While email is seen as a relatively informal way to communicate, it makes up a large percentage of the communication we do (both personally and professionally). But how much thought do we give to the recipient’s impression of us from the words we may have quickly typed on our smart phone while rushing to our next appointment?
Fractl and Buzzstream recently worked together, surveying more than 1,200 people, to discover how emails influence a reader’s perception of the writer. Here are their key findings.
Shorter is better
The preference for conciseness doesn’t just refer to the main body of text, but also to the subject line. When subject lines exceeded 35 characters, the opening rate dropped from an average of 24% to 17%.
The preference for shorter emails increases with age; 70% more of those surveyed aged 55 to 64 find long emails unacceptable compared to those aged 18 to 24.
Check your grammar and spelling
While we all understand the importance of proofreading our emails, how many of us actually do it before clicking ‘send’? This unfortunately doesn’t make us less forgiving when we receive unchecked emails.
Almost 80% of respondents found spelling and grammatical errors the most unacceptable mistakes to make, with females being slightly more annoyed by them then males. Interestingly, the respondents with higher levels of education were slightly more forgiving of these types of mistakes.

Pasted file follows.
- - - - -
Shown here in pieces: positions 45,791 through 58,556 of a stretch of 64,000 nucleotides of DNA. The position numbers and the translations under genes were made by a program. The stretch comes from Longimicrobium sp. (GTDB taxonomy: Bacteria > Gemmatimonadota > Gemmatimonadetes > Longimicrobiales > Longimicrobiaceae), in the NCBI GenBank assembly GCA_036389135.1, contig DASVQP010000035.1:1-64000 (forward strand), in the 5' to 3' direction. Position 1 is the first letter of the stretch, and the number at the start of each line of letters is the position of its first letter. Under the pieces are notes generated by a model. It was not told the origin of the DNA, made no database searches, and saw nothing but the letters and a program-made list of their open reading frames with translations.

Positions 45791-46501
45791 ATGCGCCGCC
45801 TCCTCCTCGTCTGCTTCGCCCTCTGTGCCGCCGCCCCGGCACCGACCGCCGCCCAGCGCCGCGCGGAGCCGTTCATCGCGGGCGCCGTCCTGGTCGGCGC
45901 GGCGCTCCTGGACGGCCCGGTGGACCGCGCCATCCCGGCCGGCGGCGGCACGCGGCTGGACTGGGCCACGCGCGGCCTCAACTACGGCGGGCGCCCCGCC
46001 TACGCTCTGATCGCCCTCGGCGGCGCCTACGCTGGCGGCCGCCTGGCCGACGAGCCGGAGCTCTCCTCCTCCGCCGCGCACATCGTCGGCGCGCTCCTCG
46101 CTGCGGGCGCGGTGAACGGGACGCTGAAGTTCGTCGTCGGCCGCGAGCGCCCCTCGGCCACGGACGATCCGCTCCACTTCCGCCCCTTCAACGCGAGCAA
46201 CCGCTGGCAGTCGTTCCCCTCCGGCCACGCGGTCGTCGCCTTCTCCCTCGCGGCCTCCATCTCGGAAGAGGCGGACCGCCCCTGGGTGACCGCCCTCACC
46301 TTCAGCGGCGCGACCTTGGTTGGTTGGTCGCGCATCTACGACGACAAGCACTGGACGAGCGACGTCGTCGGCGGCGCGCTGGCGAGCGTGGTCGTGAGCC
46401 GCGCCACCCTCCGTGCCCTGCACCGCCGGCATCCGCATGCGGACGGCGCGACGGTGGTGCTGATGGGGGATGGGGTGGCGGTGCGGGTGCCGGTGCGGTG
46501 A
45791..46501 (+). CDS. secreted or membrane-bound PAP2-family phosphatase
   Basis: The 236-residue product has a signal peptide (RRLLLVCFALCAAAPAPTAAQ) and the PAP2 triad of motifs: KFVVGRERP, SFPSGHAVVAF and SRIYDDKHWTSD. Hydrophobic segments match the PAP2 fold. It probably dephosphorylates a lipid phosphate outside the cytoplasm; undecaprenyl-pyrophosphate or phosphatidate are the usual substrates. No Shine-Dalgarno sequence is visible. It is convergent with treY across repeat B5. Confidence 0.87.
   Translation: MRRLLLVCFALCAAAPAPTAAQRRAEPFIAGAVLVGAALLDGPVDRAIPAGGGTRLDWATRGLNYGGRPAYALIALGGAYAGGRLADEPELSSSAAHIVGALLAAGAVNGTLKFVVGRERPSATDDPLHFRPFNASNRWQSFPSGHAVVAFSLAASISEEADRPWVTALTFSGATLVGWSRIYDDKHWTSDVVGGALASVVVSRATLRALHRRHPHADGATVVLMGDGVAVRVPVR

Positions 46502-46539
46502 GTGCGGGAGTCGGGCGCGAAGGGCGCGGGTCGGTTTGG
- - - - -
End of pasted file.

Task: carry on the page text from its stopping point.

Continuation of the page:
Avoid excessive punctuation
Exactly 70% of those surveyed agreed that excessive punctuation, such as exclamation marks, should be avoided.
Use regular fonts in one size
There were interesting findings in regards to the choice of fonts with changes in font size being disliked by almost 70% of the respondents.
There was an aversion to irregular fonts, such as Comic Sans, Courier New and Impact, although older respondents were more forgiving of these, and the majority of those surveyed preferred a single-coloured font.
Email remains the most common form of communication in the business world, with the total number of email users (both personal and business) worldwide expected to increase from more than 2.5 billion in 2014 to more than 2.8 billion in 2018 [Email Statistics Report 2104-2018 The Radicato Group Inc].
Whether you’re emailing a potential client, sending out a weekly newsletter, arranging a meeting or applying for a job, the next time you’re about to click ‘send’, take a minute or two to check what you’ve written and make the best impression you can.